Chapter

Bonds of Flesh and Blood

Philippa Townsend

in Ancient Mediterranean Sacrifice

Published in print October 2011 | ISBN: 9780199738960
Published online January 2012 | e-ISBN: 9780199918676 | DOI: http://dx.doi.org/10.1093/acprof:oso/9780199738960.003.0011
Bonds of Flesh and Blood

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Philippa Townsend places the theories of sacrifice put forward by the Neo-Platonic philosopher Porphyry within a complex of ethnic tradition, sacrificial ritual and imperial rule developed during the consolidation of the Roman Empire. Porphyry’s own critique of sacrifice, which included an extension of shared kinship to all of humanity and to non-human animals as well, attenuated boundaries based on birth or race even as conventional distinctions remained. To Porphyry, blood ties were at best insignificant, and at worst detrimental, because they bound one more securely to the material order. As such, his writings are marked by an anxiety about the disjunction between one’s true self and one’s contingent identity, an anxiety that can be securely linked to the social transformations brought on by the universalizing impetus of third-century imperial rule.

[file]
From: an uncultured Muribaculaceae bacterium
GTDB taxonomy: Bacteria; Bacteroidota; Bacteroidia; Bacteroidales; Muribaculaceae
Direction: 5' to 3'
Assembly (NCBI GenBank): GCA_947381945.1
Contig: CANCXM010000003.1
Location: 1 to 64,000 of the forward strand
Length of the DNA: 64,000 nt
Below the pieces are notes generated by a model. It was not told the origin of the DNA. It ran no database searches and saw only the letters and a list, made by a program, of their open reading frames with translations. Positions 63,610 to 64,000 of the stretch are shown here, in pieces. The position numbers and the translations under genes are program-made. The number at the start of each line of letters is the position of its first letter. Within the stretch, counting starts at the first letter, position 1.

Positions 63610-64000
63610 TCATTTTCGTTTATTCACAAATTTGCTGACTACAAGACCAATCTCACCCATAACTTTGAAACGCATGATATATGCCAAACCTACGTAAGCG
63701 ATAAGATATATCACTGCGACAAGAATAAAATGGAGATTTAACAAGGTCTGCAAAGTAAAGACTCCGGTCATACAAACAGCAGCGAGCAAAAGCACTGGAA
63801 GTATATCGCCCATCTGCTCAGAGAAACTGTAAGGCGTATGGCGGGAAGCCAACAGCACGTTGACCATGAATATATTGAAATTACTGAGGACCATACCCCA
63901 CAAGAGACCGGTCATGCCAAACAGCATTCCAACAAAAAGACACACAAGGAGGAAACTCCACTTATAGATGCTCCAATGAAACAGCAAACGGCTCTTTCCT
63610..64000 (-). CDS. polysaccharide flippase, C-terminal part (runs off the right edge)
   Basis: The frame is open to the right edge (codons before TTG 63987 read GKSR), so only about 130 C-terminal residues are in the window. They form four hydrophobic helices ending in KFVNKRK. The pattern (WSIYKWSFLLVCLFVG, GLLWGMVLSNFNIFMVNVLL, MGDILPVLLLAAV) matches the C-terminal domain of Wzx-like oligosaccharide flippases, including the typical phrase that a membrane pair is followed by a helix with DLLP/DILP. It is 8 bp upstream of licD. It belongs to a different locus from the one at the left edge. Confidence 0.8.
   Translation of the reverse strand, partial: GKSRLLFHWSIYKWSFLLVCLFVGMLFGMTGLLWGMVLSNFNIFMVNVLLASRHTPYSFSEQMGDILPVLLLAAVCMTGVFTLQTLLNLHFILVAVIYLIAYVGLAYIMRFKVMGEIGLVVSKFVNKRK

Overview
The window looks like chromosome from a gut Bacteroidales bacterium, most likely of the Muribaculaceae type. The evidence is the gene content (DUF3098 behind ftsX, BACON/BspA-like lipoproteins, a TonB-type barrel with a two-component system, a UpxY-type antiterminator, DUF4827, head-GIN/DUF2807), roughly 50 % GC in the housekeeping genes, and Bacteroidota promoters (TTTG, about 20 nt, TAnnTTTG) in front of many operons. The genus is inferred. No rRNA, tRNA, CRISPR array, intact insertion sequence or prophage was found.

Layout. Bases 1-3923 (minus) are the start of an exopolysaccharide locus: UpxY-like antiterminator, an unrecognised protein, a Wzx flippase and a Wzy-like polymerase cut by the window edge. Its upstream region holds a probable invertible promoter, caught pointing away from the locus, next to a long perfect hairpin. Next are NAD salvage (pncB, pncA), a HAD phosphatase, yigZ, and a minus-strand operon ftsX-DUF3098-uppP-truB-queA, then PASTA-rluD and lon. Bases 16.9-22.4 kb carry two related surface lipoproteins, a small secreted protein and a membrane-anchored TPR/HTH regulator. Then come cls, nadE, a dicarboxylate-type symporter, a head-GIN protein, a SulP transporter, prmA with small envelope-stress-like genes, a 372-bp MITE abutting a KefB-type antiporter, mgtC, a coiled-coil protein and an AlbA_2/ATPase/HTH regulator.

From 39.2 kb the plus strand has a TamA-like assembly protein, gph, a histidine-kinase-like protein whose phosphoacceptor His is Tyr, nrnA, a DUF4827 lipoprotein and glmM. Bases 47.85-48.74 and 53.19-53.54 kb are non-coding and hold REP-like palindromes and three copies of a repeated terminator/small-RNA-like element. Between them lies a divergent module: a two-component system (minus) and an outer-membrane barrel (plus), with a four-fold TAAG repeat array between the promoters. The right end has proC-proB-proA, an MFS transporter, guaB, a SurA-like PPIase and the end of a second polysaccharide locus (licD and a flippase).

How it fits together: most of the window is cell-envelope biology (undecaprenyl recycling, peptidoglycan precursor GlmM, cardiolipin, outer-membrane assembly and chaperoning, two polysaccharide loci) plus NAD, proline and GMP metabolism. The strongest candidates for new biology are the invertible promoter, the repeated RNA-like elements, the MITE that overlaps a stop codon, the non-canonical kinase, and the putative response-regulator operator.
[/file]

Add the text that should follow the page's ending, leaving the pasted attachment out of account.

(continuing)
Keywords: sacrificial theology; Neo-Platonism; Porphyry; Roman empire; ethnicity

Chapter.  9258 words. 

Subjects: History of Religion

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